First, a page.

"Let us hold fast the profession of our faith
without wavering; (for he is faithful that
promised;) And let us consider one another to
provoke unto love and to good works.”
“Not forsaking the assembling of ourselves
together, as the manner of some is; but
exhorting one another: and so much the more,
as we see the day approaching.” Heb 10:23-25.
We may go to Church and not be “assembled together."
We can sing songs and hear the Word, but when it's over, it
is just an hour and a half later. Something more than this
should happen in our services.
I enjoy ministering at Rescue Missions. It is a thrill to
hear a man say, "I thank my Lord Jesus that He has kept
me dry for one more day." For that person, 24 hours without
a drink is wonderful, and everyone claps and cheers. They
encourage one another. But in our services, all too often,
there is no challenge or excitement.
In the early 70s, people were turning to the Lord who were
an embarrassment to the church. In one place, hippies began
attending a newly built sanctuary, but were openly treated
as "undesirables." There should have been excitement
about the change in their lives, both that which had happened,
and that which would yet take place.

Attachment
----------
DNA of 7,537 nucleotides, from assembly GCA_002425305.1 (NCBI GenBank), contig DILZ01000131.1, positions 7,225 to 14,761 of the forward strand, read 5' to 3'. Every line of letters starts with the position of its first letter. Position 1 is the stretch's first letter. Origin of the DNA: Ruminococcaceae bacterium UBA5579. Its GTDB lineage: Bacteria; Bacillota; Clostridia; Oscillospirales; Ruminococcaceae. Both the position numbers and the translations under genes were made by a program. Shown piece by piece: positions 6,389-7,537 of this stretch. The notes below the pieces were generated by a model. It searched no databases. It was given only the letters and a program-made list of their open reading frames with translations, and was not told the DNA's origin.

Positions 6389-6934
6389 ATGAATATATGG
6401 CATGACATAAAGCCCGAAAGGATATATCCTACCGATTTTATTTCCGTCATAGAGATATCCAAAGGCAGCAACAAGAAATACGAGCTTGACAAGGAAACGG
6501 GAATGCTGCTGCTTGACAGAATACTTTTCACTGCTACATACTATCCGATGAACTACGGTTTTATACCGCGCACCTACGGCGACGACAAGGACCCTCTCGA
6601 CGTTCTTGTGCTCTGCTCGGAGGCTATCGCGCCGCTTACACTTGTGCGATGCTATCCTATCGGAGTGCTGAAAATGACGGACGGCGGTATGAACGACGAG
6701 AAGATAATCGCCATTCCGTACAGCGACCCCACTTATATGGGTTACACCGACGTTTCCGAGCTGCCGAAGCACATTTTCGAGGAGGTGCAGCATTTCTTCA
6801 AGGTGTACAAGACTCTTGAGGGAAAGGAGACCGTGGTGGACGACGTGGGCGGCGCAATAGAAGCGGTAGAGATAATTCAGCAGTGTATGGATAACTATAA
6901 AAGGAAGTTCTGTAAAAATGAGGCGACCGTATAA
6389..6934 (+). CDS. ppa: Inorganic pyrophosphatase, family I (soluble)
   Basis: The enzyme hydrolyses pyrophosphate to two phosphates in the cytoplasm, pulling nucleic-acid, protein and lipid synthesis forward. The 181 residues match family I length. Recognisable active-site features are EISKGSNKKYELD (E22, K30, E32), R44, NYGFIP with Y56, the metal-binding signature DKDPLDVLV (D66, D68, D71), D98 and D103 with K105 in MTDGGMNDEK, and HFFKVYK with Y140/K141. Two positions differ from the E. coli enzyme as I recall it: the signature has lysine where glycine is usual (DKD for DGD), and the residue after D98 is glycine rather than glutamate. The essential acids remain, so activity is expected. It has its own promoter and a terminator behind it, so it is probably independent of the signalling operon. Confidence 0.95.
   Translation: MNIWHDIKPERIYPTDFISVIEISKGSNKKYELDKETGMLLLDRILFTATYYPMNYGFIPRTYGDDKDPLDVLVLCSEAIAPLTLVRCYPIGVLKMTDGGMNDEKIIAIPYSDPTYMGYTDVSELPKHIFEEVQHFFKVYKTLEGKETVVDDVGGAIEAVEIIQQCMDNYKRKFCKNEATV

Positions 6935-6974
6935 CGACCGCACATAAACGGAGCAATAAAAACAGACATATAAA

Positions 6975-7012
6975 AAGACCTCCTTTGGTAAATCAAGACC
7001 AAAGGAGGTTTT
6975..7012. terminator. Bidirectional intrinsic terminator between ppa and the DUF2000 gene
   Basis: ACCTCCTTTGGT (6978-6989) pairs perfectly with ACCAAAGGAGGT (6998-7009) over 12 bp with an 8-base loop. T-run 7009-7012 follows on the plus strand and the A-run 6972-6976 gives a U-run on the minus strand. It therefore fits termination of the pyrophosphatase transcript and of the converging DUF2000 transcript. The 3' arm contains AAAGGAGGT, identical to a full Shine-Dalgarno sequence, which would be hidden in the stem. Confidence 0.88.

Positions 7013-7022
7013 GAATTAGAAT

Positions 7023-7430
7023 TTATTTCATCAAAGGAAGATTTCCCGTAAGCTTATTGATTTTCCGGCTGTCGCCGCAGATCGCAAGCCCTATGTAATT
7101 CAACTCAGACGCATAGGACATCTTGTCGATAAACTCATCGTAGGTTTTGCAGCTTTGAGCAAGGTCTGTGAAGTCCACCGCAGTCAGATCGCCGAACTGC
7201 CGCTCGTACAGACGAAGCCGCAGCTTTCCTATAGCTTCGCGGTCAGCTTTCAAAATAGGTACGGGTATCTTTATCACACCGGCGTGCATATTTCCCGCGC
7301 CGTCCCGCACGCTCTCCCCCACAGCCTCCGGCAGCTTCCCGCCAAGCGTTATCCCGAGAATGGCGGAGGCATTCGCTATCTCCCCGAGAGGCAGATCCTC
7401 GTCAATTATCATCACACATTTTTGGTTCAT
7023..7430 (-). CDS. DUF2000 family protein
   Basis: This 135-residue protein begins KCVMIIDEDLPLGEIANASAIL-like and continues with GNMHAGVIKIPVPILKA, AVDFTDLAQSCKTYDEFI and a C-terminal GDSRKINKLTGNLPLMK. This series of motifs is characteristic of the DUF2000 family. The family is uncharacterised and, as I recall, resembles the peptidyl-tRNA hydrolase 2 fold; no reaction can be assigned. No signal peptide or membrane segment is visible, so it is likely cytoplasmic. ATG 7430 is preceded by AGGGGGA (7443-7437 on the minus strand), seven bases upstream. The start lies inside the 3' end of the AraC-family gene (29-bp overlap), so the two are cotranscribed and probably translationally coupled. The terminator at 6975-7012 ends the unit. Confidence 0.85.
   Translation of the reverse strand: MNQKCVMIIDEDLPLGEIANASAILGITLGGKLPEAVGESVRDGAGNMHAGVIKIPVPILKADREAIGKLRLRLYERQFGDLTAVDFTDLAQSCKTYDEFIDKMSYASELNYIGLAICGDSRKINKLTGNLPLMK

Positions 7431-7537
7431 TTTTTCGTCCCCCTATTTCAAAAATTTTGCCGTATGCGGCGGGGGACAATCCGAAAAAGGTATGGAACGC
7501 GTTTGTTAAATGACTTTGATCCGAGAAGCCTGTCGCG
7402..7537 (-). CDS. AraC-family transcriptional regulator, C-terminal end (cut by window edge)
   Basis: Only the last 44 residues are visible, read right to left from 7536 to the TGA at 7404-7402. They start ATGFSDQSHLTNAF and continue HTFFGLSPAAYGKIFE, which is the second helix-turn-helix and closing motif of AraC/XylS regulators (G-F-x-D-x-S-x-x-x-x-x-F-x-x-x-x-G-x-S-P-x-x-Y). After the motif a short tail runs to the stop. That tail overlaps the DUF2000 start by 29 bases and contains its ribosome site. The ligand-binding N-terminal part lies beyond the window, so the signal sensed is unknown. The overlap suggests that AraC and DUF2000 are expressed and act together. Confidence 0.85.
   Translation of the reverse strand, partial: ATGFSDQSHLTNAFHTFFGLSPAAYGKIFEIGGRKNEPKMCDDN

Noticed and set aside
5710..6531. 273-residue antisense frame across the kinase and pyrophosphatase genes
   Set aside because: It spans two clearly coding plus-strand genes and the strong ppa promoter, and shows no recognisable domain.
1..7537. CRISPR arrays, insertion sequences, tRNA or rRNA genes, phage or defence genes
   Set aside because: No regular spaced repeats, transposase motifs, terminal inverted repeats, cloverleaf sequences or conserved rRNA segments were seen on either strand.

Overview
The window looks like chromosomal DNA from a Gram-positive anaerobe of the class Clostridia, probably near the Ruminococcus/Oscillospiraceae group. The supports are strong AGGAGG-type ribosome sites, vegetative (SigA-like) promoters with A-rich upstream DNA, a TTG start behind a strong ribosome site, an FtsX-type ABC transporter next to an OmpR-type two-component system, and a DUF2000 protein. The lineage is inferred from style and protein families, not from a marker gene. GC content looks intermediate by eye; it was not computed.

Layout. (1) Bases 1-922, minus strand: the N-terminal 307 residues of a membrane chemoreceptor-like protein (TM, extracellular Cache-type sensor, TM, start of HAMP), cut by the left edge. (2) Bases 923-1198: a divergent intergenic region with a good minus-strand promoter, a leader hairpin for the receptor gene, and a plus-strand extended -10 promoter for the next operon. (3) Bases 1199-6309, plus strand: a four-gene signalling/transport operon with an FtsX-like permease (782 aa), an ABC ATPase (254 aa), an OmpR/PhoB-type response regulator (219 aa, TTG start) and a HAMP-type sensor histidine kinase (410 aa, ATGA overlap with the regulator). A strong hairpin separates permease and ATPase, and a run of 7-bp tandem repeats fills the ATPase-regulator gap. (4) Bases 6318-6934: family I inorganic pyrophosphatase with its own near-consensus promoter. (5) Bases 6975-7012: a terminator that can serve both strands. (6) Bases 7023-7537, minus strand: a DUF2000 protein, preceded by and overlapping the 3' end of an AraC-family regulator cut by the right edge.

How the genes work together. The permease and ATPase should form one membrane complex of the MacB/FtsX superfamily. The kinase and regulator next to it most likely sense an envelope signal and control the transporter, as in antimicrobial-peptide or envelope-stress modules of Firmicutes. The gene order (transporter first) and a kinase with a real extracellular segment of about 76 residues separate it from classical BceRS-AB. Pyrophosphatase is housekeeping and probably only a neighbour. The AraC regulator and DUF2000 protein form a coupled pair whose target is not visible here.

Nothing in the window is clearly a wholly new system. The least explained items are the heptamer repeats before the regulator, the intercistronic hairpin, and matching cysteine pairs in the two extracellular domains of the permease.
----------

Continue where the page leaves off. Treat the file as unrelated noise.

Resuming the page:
One time, while ministering at a Church, the pastor told
me, "I prayed that a certain family will come to the
Lord during your service." This did not happen, but several
"undesirables" were saved. Rather than being excited,
the church only tolerated these people.
Then I discovered that those being prayed for by the Pastor
was a family of wealth and influence, whom he wanted in his
Church. However, many of these "nobodies" of the
70s, who became disenchanted with the ways of the world and
the hippie lifestyle, turned to the Lord and became spiritually
mature Christians and strong supporters of the Church.
It is a responsibility to be a father - someone who will
encourage and exhort to greater fidelity to God. Today, as
we see “the day” drawing near, the Lord is raising
up many "fathers" in the Church, those who will
nurture spiritually and raise up faithful servants.
Abraham was unknown, except the Lord saw the potential in
him and called him from “Ur of the Caldees.” Joseph
was the lesser son who was given the menial task of watching
over the sheep. Yet these became Fathers in the full sense
of all that a Father should be.
There is a song of which one phrase says, "But he chose
me." He could have chosen others with more ability, but
he chose me. Each of us has this testimony. Let us encourage
one another in the faith, become excited about all that is
before us, and no longer look back to our beginnings.